In aviation, fuel quantity and fuel consumption can be expressed in:
Conversions between volume (litres, USG, or Imp. gallons) and weight (kg or lbs) is a necessary skill as you will find, for example, American aircraft flight manuals using US gallons but the European refuelling equipment using litres. This is covered in the next lesson.
Specific gravity is a term used to describe how much a certain liquid weighs. The standard aviation fuel for piston engines is known as AVGAS. The specific gravity of AVGAS changes slightly with temperature but we typically assume AVGAS has a specific gravity of 0.72.
This means that 1 litre of AVGAS weighs 0.72kg or 720 grams.
So to calculate the weight of your AVGAS, you can multiple the quantity in litres by 0.72. For example, if you have 75 litres of AVGAS on board, the weight is:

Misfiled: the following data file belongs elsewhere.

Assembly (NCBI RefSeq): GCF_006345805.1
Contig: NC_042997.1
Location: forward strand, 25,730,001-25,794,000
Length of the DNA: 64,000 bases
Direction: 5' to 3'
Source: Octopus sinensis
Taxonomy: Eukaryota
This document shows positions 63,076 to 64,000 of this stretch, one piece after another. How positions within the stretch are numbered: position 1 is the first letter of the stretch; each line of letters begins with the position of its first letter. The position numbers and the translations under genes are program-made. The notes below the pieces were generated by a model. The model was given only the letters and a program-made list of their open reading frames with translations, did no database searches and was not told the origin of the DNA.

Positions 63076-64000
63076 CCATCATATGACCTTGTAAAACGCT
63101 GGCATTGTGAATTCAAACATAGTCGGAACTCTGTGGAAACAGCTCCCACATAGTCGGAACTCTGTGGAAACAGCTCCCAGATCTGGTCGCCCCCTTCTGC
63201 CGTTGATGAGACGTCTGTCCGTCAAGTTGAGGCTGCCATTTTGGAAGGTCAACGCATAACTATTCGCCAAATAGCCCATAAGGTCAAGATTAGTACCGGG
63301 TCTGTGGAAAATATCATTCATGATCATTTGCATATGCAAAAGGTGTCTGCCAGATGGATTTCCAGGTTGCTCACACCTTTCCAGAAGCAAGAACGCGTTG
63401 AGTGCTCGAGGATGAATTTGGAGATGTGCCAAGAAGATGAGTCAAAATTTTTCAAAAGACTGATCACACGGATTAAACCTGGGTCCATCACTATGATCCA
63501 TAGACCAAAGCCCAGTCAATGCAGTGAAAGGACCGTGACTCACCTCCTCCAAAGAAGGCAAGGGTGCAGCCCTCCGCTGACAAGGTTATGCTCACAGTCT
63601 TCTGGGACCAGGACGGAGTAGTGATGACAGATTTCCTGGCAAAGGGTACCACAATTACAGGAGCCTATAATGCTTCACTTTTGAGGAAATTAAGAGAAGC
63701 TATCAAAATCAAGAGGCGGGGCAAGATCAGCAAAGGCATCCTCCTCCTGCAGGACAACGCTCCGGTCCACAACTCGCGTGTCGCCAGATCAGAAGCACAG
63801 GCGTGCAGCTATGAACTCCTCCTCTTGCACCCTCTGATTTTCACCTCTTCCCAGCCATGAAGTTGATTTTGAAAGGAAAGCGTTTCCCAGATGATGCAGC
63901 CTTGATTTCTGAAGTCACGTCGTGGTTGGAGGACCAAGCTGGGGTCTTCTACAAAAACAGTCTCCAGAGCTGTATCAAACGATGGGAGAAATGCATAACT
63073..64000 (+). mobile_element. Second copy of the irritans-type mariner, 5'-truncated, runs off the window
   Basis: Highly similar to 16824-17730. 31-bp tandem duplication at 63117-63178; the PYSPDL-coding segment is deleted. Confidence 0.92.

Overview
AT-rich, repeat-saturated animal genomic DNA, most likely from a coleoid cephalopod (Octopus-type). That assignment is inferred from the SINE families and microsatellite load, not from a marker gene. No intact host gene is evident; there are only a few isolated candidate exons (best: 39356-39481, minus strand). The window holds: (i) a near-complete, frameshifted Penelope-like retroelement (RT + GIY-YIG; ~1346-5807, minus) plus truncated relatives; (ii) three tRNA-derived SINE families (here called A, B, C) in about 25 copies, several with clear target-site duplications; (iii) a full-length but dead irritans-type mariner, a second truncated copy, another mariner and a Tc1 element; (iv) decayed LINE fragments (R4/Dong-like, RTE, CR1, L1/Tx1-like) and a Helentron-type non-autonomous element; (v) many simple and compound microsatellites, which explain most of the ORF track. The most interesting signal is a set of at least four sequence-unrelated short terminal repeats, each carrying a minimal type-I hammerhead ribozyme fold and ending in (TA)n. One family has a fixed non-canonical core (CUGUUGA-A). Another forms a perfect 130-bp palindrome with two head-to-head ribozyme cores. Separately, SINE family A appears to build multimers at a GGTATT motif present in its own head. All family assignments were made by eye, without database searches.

Fuel requirements for PPL flying are found in the regulations under Part-NCO (non-commercial operations). Specifically, NCO.OP.125 says that for non-commercial operations we are required to carry sufficient fuel to fly to the aerodrome of intended landing plus fuel to fly at normal cruising altitude for an additional 30 minutes during the day or an additional 45 minutes at night.
“Fuel to fly to the aerodrome of intended landing” includes all the fuel required for engine start, taxi, takeoff, climb, cruise, descent, approach, and landing.
However, the above is an absolute minimum requirement and many flight schools will follow the good practice of requiring:
Each flight school’s policy varies so make sure to check with your instructor!